It's also worth noting that someone from Epic Games was contacting journalists and industry writers Thursday to give them a heads-up on the move. The company clearly wants more attention paid to its complaints and it will certainly get its wish now. They have also expanded the issue to their entire customer base. Users who sign onto Fortnite through any platform now see a protest video that is based on the iconic Apple "1984" Super Bowl ad. The service has expanded its 20% off discount on V-Bucks to all users, not just those using an Apple device.
It's a dispute that is very reminiscent of the current battle between streaming services HBO Max & Peacock vs. Roku and Amazon. The issues of revenue sharing between content owners and marketplace/distribution companies is an increasingly contentious problem. The current revenue share from a digital product can be substantial. But content owners also realize that these tolls won't go away and over a period of years and even decades, it can add up to hundreds of millions of dollars of lost revenue. The app analytics company SensorTower estimates Apple customers have spent $1.2 billion on Fortnite in-app purchases since March 2018. That would translate to roughly $840,000,000 to Epic Games, and $360,000,000 to Apple.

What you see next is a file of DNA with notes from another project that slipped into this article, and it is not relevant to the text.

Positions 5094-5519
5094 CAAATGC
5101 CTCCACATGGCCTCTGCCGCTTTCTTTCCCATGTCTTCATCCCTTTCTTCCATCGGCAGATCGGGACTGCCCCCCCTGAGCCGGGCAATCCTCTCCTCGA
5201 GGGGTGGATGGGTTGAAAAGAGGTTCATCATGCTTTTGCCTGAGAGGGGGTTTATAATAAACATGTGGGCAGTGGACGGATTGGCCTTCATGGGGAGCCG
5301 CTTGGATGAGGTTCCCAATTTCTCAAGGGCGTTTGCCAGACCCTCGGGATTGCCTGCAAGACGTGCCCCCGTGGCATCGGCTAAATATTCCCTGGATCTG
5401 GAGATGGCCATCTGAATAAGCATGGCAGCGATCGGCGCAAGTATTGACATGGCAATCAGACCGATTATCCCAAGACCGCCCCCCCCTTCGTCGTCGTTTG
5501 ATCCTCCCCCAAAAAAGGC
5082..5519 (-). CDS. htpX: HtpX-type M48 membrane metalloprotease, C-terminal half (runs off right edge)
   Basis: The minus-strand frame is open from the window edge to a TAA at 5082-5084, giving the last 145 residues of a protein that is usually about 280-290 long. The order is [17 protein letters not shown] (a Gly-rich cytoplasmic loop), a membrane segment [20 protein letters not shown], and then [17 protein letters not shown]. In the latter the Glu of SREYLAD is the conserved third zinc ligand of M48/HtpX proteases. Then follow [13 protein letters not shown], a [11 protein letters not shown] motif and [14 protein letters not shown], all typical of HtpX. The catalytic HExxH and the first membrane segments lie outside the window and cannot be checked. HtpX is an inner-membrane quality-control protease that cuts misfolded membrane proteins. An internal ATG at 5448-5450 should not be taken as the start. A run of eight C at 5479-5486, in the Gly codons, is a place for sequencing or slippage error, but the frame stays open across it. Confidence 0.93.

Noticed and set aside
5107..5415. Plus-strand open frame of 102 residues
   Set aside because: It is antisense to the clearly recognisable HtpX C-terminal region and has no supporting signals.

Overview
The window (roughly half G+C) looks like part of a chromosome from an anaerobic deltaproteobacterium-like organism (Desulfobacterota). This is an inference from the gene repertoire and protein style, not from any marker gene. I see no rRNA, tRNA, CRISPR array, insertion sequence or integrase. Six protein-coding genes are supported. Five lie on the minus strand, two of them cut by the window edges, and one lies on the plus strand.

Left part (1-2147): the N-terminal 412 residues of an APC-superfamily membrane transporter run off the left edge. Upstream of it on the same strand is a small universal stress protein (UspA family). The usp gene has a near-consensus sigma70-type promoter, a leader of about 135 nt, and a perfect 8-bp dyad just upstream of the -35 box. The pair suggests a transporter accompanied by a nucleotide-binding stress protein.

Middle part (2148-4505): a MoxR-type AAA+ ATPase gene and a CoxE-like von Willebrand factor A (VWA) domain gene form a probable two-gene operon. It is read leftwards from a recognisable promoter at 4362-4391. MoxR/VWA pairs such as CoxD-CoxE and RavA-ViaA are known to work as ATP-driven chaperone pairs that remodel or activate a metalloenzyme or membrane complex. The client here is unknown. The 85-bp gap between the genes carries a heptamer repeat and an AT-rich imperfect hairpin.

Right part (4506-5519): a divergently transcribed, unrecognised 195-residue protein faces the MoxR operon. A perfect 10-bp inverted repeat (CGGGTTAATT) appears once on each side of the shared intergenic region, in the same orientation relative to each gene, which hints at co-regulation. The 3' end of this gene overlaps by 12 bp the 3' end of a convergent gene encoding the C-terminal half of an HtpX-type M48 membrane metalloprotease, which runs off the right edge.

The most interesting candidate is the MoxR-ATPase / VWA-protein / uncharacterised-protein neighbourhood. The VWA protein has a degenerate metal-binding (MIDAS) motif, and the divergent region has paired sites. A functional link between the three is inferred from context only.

Update (3:31 p.m. CT): Epic Games has posted an update for users, explaining what the dispute with Apple means in the short run. It is also encouraging users to share their unhappiness by including the hashtag #FreeFortnite:
"Fortnite remains available on Google Play, PlayStation 4, Xbox One, Nintendo Switch, PC, Mac, GeForce Now, and the Epic Games app on Android. Your account, progression, and purchases also remain available on these platforms.
Because Apple has BLOCKED your ability to update, when Fortnite Chapter 2 - Season 4 releases you will NOT be able to play the new Season on iOS. Make your voice heard with #FreeFortnite"
Update (3:50 p.m. CT) Spotify has released a letter supporting Epic Games in this fight. It's worth noting that Spotify had a similar battle with Apple several years ago over the issue of revenue sharing:
"We applaud Epic Games' decision to take a stand against Apple and shed further light on Apple's abuse of its dominant position. Apple's unfair practices have disadvantaged competitors and deprived consumers for too long. The stakes for consumers and app developers large and small couldn't be higher and esuring the iOs platform operates competively and fairly is an urgent task with far-reaching implications."